How We Have "Already Changed" Washington
December 04, 2009
10:25 AM EST
The Congressional Research Service has released a report concluding that President Obama's historic reforms to the culture of lobbying in Washington have "already changed the relationship between lobbyists and covered executive branch officials." We're pleased that CRS recognized a fact that is apparent every day to those of us who work in government: the President's historic restrictions on lobbying are having a significant impact in making sure that the government serves the public interest and not special interests. We hear constantly from public servants across the executive branch how appreciative they are that the President's high standards and tough rules allow them to do their jobs. That represents the change that the President promised and that CRS recognizes he has delivered.
The report details the numerous steps the Obama Administration has taken since Day One to change the way business is done in Washington, including:
- On January 21, 2009, the President signed an Executive Order imposing stricter ethics standards on this Administration than any in history. The Order restricts anyone who has been a registered federal lobbyist within the past two years from being appointed to an agency they lobbied or from working as an appointee on particular matters or specific issue areas on which they lobbied. The Order also prohibits all appointees from lobbying the Obama Administration after leaving government service.
- On March 20, 2009, the President issued a memorandum imposing restrictions on lobbyists' abilities to communicate with federal officials regarding Recovery Act funding. Those restrictions were expanded on July 24, 2009.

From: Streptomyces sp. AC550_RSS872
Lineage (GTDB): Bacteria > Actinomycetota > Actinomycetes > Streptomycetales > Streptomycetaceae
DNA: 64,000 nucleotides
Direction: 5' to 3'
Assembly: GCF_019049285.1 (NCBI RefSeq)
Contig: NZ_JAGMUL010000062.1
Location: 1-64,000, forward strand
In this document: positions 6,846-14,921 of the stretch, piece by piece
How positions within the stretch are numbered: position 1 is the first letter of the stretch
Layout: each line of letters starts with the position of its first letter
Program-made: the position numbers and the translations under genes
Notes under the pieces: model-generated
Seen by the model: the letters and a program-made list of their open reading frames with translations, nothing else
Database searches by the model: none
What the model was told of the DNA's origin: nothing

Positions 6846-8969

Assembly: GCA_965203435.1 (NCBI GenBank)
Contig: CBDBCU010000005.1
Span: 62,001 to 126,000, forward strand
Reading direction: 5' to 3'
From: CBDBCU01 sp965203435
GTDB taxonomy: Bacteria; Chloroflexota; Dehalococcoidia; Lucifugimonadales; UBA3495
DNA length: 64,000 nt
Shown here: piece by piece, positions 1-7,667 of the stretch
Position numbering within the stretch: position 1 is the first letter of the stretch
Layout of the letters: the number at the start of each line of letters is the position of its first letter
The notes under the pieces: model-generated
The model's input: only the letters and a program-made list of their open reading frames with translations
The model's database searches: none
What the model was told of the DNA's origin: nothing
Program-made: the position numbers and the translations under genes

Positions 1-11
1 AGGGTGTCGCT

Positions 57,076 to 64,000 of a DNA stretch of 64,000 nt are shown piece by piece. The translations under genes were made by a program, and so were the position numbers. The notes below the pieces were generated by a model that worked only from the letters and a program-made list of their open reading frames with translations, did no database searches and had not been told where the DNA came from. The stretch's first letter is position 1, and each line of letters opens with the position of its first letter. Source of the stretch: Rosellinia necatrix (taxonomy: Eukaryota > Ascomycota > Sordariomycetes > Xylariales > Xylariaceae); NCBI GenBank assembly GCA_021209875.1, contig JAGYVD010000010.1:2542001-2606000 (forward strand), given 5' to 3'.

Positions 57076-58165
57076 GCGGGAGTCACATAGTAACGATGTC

- On September 10, 2009, the Treasury Department announced that similar rules would apply to communications regarding Emergency Economic Stabilization Act (EESA) funds. (PDF)
- On September 23, 2009, the White House announced a goal of no longer appointing or reappointed federally registered lobbyists to agency advisory boards and commissions and federal agencies have implemented policies to achieve that goal.
Finally, we'd like to point out one other important initiative that affects lobbyists but was outside the scope of the CRS report: on September 10, 2009 we announced we would post White House visitoir records, including for registered lobbyists, as well as unregistered lobbyists and everyone else who comes here.
All of these initiatives are intended to change Washington by putting the public interest ahead of the special interests, and we are very pleased the word is getting out.
Norm Eisen is special counsel to the President for ethics and government reform